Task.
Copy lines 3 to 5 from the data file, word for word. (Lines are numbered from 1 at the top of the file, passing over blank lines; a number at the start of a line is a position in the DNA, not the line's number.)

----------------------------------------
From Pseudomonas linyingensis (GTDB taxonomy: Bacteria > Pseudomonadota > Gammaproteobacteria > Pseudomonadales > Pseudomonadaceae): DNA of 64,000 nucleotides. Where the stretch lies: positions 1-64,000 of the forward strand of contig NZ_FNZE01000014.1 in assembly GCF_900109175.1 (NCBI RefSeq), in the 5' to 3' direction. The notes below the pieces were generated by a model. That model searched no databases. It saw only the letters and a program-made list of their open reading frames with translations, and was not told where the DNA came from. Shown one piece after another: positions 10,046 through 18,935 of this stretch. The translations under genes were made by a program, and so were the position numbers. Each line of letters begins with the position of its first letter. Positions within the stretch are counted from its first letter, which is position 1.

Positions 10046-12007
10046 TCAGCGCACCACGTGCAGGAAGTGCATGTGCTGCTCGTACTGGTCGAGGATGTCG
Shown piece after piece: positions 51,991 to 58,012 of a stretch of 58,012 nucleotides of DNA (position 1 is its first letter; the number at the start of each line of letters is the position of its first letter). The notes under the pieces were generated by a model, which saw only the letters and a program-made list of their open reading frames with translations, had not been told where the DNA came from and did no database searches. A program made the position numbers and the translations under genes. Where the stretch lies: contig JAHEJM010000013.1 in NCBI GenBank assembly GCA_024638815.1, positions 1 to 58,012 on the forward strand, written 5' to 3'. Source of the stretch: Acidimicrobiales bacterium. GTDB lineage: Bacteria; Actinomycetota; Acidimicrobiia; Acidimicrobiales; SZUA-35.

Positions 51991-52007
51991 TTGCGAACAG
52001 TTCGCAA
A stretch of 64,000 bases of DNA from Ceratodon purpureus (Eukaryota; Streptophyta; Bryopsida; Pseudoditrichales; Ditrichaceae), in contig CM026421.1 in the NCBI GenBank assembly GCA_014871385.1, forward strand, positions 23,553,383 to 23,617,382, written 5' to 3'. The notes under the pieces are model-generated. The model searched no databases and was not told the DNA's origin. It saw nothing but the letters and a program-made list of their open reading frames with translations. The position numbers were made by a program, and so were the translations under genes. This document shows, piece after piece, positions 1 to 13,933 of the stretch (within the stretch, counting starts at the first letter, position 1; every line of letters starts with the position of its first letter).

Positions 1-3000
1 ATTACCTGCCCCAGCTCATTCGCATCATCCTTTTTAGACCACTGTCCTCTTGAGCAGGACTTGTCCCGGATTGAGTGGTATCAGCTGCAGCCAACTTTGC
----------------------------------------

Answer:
10046 TCAGCGCACCACGTGCAGGAAGTGCATGTGCTGCTCGTACTGGTCGAGGATGTCG
Shown piece after piece: positions 51,991 to 58,012 of a stretch of 58,012 nucleotides of DNA (position 1 is its first letter; the number at the start of each line of letters is the position of its first letter). The notes under the pieces were generated by a model, which saw only the letters and a program-made list of their open reading frames with translations, had not been told where the DNA came from and did no database searches. A program made the position numbers and the translations under genes. Where the stretch lies: contig JAHEJM010000013.1 in NCBI GenBank assembly GCA_024638815.1, positions 1 to 58,012 on the forward strand, written 5' to 3'. Source of the stretch: Acidimicrobiales bacterium. GTDB lineage: Bacteria; Actinomycetota; Acidimicrobiia; Acidimicrobiales; SZUA-35.

Positions 51991-52007